Kristian and Christian
Can a visit to a Propellerhead Software Producers Conference be a tipping point for your career? For Swedish techno duo Kristian & Christian this was certainly the case.
They attended the Producer Seminar co-hosted by Propellerhead Software and Studio magazine in Stockholm last November and played their music in one of the Production Workshops led by electronica artist Andreas Tilliander.
The duo's first release is now available on Seattle based label Kupei Musika.
The Sound of Kristian & ChristianWe asked Kristian & Christian what's in their Reason Rack and how they create their sound. They did the only sensible thing and created a song to be used as an example. Here's what they say: The track 'Snus' dissected
When we create and select drum sounds, they usually come with a pretty sharp attack and we usually shorten some of the drum to get a clean and nice sound. We also pitch some of the sounds to make them fit better in the mix. We usually start making the drum as patterns and then use the 'copy to track' function to create fills and variations for transitions in the song.
We love the Subtractor. In fact, all parts in this song except the drums were created with the Subtractor.
The lead chord with it's House music feel is fed through Reason's CH-101 Chorus/Flanger with a hefty amount of negative feedback. It's in bypass most of the song but is switched on in select places to add a little surreal/metallic feeling. We have also automated the Subtractor filter and the dry/wet setting of the RV7000 that it's fed through. We use an Oxygen 8 controller when doing the automation since it gives us a better hands-on feeling than drawing the automation or using the mouse.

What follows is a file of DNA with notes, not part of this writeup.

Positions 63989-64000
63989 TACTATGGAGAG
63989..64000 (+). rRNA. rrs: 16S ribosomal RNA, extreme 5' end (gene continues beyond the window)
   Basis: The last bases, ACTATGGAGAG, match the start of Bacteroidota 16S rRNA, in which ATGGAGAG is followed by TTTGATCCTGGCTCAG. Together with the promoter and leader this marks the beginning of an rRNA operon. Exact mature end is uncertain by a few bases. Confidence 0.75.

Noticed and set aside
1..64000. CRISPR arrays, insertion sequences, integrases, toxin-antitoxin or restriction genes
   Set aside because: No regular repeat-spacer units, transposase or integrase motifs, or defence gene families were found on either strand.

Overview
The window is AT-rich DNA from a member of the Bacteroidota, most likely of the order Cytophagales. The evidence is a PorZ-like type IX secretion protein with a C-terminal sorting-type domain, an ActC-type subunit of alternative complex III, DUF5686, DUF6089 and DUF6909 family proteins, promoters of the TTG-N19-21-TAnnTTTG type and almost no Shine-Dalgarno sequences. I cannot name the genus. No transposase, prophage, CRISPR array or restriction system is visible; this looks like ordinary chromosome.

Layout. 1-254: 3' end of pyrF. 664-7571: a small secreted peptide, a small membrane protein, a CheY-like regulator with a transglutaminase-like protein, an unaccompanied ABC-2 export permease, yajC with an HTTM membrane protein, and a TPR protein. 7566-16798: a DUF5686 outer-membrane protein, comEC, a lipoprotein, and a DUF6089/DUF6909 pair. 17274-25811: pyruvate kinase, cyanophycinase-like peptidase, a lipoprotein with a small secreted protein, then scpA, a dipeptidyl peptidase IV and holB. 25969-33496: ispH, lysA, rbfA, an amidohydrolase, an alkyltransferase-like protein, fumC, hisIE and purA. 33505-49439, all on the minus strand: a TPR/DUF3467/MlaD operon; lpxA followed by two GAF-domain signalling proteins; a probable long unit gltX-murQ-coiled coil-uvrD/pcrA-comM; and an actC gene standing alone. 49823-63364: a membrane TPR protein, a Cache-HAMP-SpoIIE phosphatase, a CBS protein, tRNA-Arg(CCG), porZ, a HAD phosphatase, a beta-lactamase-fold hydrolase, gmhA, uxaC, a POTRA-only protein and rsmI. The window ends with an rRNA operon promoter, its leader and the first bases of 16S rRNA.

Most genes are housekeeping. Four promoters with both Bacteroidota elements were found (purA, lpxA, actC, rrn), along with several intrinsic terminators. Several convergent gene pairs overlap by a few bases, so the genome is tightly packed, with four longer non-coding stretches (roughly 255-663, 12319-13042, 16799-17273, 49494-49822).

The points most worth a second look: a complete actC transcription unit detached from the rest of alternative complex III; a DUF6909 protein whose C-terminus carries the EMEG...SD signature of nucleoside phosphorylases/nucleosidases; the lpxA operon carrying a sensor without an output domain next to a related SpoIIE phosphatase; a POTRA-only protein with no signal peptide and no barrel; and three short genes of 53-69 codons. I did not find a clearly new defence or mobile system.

The rest of the Subtractor sounds are not automated. They carry out their modulation duties using LFOs only. Some of them are slightly detuned to sound less perfect and a few of them are also playing dry without effects to make them stick out a little.
We took a rex file from the factory sound bank's Chemical Beats section to add a little break beat feel to it. It had a different groove from the rest of the track so we quantized the loop using the track's shuffle setting.
Most of our fill usually have a synth in them to accentuate that there is something happening. In this track, we used a Subtractor (on the Effect Sweep track) fed through hall reverb and the RV7000 echo to create room and atmosphere. We also automated the pan in the mixer on the fill effect.
Our songs usually start as a couple of 8 or 16 bar loops that we then flesh out with fills, variations and breakdowns when we arrange the track. This is a short example track only. In a full length track we would have let that breakdown before the end loop go on much longer.
Well... That's how we do it!
Published: March 2007
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